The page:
Robert Kolker sees the "flourishes, the apparent witty banality of the dialogue, the goofy fracturing of temporality [as] a patina over a pastiche. The pastiche...is essentially of two films that Tarantino can't seem to get out of his mind: Mean Streets [1973; directed by Martin Scorsese, who loved Pulp Fiction and the way the film was told. ] and The Killing [1956; directed by Stanley Kubrick]." He contrasts Pulp Fiction with postmodern Hollywood predecessors Hudson Hawk (1991; starring Willis) and Last Action Hero (1993; starring Arnold Schwarzenegger) that "took the joke too far...simply mocked or suggested that they were smarter than the audience" and flopped. Todd McCarthy writes that the film's "striking widescreen compositions often contain objects in extreme close-up as well as vivid contrasts, sometimes bringing to mind the visual strategies of Sergio Leone", an acknowledged hero of Tarantino's. To Martin Rubin, the "expansive, brightly colored widescreen visuals" evoke comedy directors such as Frank Tashlin and Blake Edwards.
The movie's host of pop culture allusions, ranging from the famous image of Marilyn Monroe's skirt flying up over a subway grating to Jules addressing a soon-to-be victim as "Flock of Seagulls" because of his haircut, have led many critics to discuss it within the framework of postmodernism. Describing the film in 2005 as Tarantino's "postmodern masterpiece...to date", David Walker writes that it "is marked by its playful reverence for the 1950s...and its constantly teasing and often deferential references to other films". He characterizes its convoluted narrative technique as "postmodern tricksiness". Calling the film a "terminally hip postmodern collage", Foster Hirsch finds Pulp Fiction far from a masterpiece: "authoritative, influential, and meaningless". Set "in a world that could exist only in the movies", it is "a succulent guilty pleasure, beautifully made junk food for cinéastes". O'Brien, dismissing attempts to associate the movie with film noir, argues that "Pulp Fiction is more a guided tour of an infernal theme park decorated with cultural detritus, Buddy Holly and Mamie Van Doren, fragments of blaxploitation and Roger Corman and Shogun Assassin, music out of a twenty-four-hour oldies station for which all the decades since the fifties exist simultaneously." Catherine Constable takes the moment in which a needle filled with adrenaline is plunged into the comatose Mia's heart as exemplary. She proposes that it "can be seen as effecting her resurrection from the dead, simultaneously recalling and undermining the Gothic convention of the vampire's stake. On this model, the referencing of previous aesthetic forms and styles moves beyond...empty pastiche, sustaining an 'inventive and affirmative' mode of postmodernism."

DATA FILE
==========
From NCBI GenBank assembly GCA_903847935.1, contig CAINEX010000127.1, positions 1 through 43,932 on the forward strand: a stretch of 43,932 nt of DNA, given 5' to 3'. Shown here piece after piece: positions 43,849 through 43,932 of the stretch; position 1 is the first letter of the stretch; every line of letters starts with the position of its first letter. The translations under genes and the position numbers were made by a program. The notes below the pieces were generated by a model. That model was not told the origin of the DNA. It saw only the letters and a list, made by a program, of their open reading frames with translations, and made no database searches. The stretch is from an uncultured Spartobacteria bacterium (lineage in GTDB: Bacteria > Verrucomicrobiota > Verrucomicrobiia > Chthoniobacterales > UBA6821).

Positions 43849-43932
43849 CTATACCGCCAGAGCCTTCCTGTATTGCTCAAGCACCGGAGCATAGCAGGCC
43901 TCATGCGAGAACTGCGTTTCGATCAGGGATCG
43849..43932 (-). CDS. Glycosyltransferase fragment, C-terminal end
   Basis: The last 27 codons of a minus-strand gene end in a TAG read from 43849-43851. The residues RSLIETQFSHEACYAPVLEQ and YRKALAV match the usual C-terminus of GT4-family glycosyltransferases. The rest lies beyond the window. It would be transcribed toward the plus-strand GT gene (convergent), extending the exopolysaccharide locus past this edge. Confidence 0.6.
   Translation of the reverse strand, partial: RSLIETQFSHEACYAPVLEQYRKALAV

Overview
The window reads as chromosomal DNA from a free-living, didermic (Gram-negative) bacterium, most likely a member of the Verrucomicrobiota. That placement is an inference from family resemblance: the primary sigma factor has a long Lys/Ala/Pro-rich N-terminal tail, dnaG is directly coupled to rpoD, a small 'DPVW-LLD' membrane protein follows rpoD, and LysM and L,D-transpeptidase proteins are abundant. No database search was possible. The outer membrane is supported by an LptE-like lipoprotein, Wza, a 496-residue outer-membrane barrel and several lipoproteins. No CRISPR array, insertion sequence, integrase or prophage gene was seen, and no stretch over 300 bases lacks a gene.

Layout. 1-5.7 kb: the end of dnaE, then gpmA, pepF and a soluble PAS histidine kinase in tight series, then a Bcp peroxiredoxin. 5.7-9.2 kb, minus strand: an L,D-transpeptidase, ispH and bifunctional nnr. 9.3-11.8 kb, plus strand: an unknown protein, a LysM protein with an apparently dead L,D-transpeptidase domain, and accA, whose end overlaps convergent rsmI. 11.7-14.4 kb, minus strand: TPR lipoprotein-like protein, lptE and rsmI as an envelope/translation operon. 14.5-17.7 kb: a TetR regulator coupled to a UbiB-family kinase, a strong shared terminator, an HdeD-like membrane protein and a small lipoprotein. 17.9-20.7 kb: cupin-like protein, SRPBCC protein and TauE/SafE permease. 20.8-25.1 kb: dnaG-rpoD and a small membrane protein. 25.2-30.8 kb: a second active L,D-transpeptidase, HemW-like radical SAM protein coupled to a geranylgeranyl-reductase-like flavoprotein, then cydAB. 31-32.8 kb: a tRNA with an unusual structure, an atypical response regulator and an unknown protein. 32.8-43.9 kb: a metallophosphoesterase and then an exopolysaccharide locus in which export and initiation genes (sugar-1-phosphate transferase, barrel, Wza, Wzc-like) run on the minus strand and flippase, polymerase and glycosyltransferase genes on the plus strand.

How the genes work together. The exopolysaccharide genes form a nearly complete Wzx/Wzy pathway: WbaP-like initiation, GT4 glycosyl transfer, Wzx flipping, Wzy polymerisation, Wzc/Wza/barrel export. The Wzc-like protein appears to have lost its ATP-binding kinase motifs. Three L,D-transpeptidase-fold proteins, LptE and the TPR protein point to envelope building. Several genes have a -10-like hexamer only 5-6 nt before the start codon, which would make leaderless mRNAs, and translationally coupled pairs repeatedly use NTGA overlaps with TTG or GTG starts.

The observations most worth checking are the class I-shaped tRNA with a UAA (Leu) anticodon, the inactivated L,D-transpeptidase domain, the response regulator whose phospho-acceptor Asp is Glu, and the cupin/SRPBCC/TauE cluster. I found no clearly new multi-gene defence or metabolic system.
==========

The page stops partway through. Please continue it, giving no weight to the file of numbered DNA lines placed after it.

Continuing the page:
Mark T. Conard asks, "[W]hat is the film about?" and answers, "American nihilism." Hirsch suggests, "If the film is actually about anything other than its own cleverness, it seems dedicated to the dubious thesis that hit men are part of the human family." Richard Alleva argues that "Pulp Fiction has about as much to do with actual criminality or violence as Cyrano de Bergerac with the realities of seventeenth-century France or The Prisoner of Zenda with Balkan politics." He reads the movie as a form of romance whose allure is centered in the characters' nonnaturalistic discourse, "wise-guy literate, media-smart, obscenely epigrammatic". In Alan Stone's view, the "absurd dialogue", like that between Vincent and Jules in the scene where the former accidentally kills Marvin, "unexpectedly transforms the meaning of the violence cliché.... Pulp Fiction unmasks the macho myth by making it laughable and deheroicizes the power trip glorified by standard Hollywood violence." Stone reads the film as "politically correct. There is no nudity and no violence directed against women.... [It] celebrates interracial friendship and cultural diversity; there are strong women and strong black men, and the director swims against the current of class stereotype."